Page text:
Creativity, creation, communities of interest, and culture itself are at the heart of what social media is equipped to enable. We view this area as a system of technologies, but even further down the stack, so to speak, is the simple realization that we have rediscovered our inherent right to be creative and to participate in the creative experience.
Somewhere in the early 1900s in America, creative culture shifted from being strongly participatory (people got together to sing songs, reading off their most recent subscription of sheet music) to being a consumer experience (people gathered around the radio to hear bands perform). This gave rise to new opportunities for more people to hear better performers, but it also shifted our attention away from the two-way experience of people creating their own culture(at least in part).
Larry Lessig delivered an important talk about creativity and the law at the March 2007 TED Talks event. He highlighted how the advent of broadcasting technology led to the creation of ASCAP, who sold music licenses to radio networks. Between 1931-1938, ASCAP raised licensing fees to broadcasters 448%. These concepts, these constructs, were set in place over 70 years ago, and in that time, legal protection and safeguarding of the BUSINESS of creativity has ratcheted up again and again, until copyright in America is a broken experience, to say the least.
Read Write Culture
Lessig goes on to show some creative examples of the mash-up culture in action, where talented people create new works derived from existing media. Hip Hop showed how sampling other artists’ tracks could lead to derivative work that was unique in its new presentation, while building on cores of memory and shared awareness of other work.
What’s changed in recent years is that technology is much more readily available, simpler to use, and media is far more widely distributed. This means that you and I have the building blocks to make something new, something creative, something fun using parts of others’ works, as well as adding something new to the experience.
A Quick Sidebar About Creative Commons
If you are not yet familiar with the work of Creative Commons, please spend some time on this site. Learn about the work of Lessig an Colette Vogel, and many other talented individuals working to open up new structures for participation and collaboration. For the sake of this post, let me just state that Creative Commons is a legal licensing structure that enables creative works to be used in much more flexible ways than a traditional copyright, and that should you be interested in participating in social media, please consider applying Creative Commons licensing to your work in place of standard copyright protection.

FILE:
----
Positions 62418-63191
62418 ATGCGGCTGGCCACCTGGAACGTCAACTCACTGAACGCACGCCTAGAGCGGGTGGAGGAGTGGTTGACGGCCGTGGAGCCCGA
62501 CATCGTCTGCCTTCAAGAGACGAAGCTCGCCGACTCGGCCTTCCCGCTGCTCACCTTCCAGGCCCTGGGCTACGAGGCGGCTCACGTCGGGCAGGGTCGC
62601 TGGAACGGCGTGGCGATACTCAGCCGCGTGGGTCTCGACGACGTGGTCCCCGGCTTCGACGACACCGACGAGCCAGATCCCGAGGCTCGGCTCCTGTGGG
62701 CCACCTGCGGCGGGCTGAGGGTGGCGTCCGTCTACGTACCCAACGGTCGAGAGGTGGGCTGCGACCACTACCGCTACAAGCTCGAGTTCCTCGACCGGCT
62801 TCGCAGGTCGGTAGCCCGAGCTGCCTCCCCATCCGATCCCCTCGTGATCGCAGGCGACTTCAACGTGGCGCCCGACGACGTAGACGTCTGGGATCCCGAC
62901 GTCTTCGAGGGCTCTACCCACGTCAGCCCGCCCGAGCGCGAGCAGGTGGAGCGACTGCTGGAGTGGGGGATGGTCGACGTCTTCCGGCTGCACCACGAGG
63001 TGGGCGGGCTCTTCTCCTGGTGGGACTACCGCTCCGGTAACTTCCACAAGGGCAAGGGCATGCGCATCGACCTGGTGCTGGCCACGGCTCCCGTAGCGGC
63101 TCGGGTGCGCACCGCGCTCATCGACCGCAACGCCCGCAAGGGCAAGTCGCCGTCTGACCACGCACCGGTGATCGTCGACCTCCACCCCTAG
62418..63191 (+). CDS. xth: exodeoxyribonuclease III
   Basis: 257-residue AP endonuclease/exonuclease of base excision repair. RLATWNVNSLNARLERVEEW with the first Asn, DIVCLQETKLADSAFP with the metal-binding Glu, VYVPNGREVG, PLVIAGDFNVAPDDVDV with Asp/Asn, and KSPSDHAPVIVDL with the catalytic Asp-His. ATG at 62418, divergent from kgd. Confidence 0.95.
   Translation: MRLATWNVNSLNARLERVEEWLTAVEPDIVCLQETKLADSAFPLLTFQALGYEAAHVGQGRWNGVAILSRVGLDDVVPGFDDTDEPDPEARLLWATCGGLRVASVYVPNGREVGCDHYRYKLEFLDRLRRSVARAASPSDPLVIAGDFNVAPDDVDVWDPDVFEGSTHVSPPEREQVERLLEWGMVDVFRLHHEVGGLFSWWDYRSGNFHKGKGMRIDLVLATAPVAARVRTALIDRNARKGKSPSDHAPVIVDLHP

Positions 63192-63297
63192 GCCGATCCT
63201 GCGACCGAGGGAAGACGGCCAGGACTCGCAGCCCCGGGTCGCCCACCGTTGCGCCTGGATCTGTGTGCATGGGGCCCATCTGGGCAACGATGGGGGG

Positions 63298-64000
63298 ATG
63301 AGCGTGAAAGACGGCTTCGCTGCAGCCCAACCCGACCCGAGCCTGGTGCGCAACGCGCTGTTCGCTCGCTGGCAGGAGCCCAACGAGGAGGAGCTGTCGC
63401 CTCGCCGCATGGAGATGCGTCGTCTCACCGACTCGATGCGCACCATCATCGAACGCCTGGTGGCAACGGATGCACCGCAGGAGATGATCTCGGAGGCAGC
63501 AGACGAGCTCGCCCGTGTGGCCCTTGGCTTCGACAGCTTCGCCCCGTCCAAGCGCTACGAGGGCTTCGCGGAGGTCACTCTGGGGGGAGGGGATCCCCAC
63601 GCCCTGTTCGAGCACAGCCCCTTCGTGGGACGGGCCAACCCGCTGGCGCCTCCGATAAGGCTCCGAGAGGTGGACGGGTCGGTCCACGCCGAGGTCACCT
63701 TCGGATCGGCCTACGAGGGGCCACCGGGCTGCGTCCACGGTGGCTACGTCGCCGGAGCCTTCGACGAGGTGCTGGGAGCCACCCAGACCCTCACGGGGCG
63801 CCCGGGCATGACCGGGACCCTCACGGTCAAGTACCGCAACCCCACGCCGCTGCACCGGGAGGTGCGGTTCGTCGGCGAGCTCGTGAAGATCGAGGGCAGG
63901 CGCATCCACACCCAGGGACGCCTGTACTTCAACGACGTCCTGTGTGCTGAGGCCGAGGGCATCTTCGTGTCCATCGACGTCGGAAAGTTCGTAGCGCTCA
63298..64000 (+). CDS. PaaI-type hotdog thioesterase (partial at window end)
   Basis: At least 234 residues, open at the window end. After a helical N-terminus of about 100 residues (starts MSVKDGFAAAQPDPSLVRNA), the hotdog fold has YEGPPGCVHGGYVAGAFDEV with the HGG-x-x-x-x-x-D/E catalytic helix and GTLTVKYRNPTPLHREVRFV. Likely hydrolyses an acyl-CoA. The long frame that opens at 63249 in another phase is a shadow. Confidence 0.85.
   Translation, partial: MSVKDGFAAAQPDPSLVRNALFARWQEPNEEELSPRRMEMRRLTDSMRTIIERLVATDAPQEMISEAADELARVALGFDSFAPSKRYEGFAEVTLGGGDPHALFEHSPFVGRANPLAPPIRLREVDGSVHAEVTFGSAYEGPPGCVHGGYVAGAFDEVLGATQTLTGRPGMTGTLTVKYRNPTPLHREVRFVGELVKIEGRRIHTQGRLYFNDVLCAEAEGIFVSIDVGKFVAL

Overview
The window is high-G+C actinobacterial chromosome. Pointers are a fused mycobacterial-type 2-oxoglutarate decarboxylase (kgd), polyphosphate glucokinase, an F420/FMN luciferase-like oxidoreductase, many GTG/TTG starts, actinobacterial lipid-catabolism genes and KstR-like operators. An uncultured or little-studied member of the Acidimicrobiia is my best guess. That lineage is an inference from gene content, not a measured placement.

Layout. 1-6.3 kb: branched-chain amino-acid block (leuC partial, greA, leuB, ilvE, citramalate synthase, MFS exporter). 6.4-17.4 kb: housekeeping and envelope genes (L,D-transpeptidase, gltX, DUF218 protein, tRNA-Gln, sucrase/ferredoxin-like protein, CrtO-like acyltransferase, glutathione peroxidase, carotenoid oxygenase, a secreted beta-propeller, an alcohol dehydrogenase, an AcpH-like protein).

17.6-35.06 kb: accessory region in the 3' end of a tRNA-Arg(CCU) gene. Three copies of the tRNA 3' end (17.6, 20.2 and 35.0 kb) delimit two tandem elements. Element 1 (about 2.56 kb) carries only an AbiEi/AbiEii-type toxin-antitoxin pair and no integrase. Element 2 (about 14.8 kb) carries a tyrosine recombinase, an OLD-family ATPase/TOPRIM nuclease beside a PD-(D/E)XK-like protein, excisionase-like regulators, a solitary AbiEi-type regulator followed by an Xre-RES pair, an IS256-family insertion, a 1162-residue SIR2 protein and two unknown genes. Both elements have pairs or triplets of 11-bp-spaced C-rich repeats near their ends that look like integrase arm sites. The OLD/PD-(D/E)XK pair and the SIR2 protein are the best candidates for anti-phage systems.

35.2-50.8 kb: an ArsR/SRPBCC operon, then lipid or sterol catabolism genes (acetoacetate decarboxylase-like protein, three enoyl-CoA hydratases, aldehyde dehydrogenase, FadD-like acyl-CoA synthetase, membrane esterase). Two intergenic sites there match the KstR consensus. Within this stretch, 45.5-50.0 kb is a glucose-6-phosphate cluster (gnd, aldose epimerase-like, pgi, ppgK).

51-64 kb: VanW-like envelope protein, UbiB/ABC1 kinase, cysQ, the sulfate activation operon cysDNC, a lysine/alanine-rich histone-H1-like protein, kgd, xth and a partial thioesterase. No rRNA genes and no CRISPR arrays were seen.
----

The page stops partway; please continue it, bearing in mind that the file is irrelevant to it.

In a Culture of Participation
The media we create, our blogs, podcasts, photos, art, and music, are creative works until themselves, but as we consider social media, we might think about how we can work well with others. Somehow, as I’m writing this, it seems dry and legal or business-y. But that’s not my goal. Instead, I’m saying that creative culture is empowered by social media and Creative Commons such that we can be much more playful and have more fun with our media.
I’ve seen countless Flickr projects where people post an interesting photo or set of photos, and then others form groups and projects around the original works, sometimes replicating, sometimes building on a theme, and other times deriving new works through collage and other mash-up methods. But that’s built right into the platform of Flickr. It’s not an accidental experience.
If You Make Software
Consider that, if you make software for a living. Consider the fact that Flickr built participation into the core functionality of their product. And it’s showing up in places that you might not normally expect to offer such things.
Mint is a personal finance web application that uses some interesting sharing methods to model a group’s general spending and investing habits. Users are anonymous in that regard (when sharing their investment choices, for instance), but because of the sharing function, people get to better understand personal finance, at least through observing the behavior of other users.
Sites like YouTube are â€œstickyâ€ because people can comment in video and text form. They can subscribe, rate, share, and discover works on the site.
Some more thoughts for software makers:
- Use and release APIs. Make your site as compatible to other media sites as possible.
- Make data portable, or at least some part of the data.
- Consider using the OpenID standard for login information.
- Realize that we, the users, are using tons of sites and applications, so don’t make it too tricky or involved for us to use your site too.